NO LAUGHING MATTER: BIOCHAR MAY OFFER A SOLUTION FOR A BIG PROBLEM
THE NITROGEN PROBLEM:
While greening farms worldwide, much nitrogen washes into lakes, rivers, and the sea, causing rampant algae growth. More nitrogen billows from power-plant smokestacks, blowing in the wind until it settles as acid rain. Still other nitrogen gases remain in the atmosphere consuming the ozone layer. Nitrous oxide is nearly 300 times as potent as carbon dioxide – considered the leading cause of climate change – and the third most threatening greenhouse gas overall.
Concern about nitrogen pollution is increasing. Last September, disruption of the nitrogen cycle topped the list of global tipping points in this Nature study. Other scientists have ranked nitrogen pollution as one of the top threats to global biodiversity. The Christian Science Monitor reported on the many modes and moods of nitrogen here.
A BIOCHAR SOLUTION:
New Study Says Biochar Reduces Emissions and Runoff
Biochar proponents now have an additional benefit to tout, in addition to increasing crop yields and carbon storage of soil: According to a long-term study in Australia, biochar both reduces nitrous oxide emissions from soil by 73%, and reduces inorganic nitrogen runoff from fields by up to 94%.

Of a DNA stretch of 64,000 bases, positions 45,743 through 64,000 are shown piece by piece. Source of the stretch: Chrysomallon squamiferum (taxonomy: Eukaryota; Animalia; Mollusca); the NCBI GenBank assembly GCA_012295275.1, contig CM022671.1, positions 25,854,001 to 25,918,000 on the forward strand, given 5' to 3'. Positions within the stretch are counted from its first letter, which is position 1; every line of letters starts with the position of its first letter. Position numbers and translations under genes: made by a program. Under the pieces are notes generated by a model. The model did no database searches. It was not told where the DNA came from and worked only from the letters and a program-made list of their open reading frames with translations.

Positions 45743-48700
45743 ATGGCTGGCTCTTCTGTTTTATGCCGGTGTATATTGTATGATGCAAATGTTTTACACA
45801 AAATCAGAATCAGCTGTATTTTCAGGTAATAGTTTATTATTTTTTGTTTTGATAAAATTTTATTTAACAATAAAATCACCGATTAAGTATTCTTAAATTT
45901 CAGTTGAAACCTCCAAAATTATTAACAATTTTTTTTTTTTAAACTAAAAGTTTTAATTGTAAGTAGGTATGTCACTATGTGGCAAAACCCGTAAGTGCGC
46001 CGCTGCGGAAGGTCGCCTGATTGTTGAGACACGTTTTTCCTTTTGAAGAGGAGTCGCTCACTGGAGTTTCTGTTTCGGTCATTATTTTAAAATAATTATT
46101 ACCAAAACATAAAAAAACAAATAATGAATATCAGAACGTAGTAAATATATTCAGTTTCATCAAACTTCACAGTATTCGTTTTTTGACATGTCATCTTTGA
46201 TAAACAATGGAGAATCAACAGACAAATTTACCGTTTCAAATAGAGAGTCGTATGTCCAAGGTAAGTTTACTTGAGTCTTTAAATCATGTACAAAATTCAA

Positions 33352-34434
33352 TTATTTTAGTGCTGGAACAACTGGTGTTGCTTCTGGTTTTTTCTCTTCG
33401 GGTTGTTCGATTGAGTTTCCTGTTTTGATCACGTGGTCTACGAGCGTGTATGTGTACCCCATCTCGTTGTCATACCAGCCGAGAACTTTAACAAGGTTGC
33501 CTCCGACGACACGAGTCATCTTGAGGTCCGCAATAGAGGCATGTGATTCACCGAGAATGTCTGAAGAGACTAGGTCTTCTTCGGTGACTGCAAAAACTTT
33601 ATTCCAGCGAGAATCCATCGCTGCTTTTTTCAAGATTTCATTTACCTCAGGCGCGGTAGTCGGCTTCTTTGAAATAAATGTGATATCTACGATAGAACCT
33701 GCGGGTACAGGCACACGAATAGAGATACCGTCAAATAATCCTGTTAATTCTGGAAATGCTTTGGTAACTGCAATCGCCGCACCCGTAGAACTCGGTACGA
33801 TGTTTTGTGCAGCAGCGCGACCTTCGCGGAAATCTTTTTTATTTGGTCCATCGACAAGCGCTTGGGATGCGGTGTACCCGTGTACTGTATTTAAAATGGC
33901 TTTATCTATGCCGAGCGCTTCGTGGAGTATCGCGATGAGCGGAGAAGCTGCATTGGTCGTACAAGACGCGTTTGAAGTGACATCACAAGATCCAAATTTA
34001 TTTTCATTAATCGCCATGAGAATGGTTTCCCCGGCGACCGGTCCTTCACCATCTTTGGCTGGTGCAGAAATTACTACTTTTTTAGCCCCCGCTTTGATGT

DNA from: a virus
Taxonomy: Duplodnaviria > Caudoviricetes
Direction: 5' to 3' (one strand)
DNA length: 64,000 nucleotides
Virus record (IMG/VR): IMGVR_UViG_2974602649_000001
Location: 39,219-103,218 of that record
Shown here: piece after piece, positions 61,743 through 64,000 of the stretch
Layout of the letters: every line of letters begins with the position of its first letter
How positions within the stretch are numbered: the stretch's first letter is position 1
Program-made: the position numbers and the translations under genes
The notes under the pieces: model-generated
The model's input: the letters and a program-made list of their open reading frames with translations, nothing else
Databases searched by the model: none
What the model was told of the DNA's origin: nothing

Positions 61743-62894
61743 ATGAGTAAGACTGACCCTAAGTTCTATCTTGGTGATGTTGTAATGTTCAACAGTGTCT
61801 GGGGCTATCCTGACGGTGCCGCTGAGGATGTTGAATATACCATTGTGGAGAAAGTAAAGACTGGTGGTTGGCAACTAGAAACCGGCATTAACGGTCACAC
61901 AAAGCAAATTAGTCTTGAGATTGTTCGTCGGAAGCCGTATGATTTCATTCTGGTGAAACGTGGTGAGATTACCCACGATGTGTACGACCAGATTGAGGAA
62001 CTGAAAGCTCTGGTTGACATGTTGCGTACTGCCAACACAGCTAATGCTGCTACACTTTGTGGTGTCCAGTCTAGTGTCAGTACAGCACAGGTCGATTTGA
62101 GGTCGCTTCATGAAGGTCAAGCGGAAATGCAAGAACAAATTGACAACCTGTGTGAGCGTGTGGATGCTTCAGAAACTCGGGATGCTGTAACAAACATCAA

The study in the Journal of Environmental Quality, done by Bhupinder Pal Singh of Industry & Investment New South Wales and Balwant Singh from the University of Sydney, found that initially biochar produced inconsistent effects. Early on it appeared that biochar increased nitrous oxide emissions. However, after four months the effect was reversed, with aging of biochar in the soil cited as a possible reason for the switch from adverse to beneficial effects, in terms of emissions.
"The impacts of biochars on nitrous oxide emissions from soil are of interest because even small reductions in nitrous oxide emissions can considerably enhance the greenhouse mitigation value of biochar, which is already proven to be a highly stable carbon pool in the soil environment," according to senior author Bhupinder Pal Singh. "This research highlights that impacts of biochar on nitrogen transformations in soil may change over time and hence stresses the need for long-term studies to assess biochar's potential to reduce nitrogen losses from soil." (Science Daily)
It's still way too early to claim that biochar is the proverbial silver bullet techno-fix but this news sure puts a smile on my face without a whiff of laughing gas.
NOTE: There's an excellent compendium of biochar reports covering everything from the backyard to the laboratory here.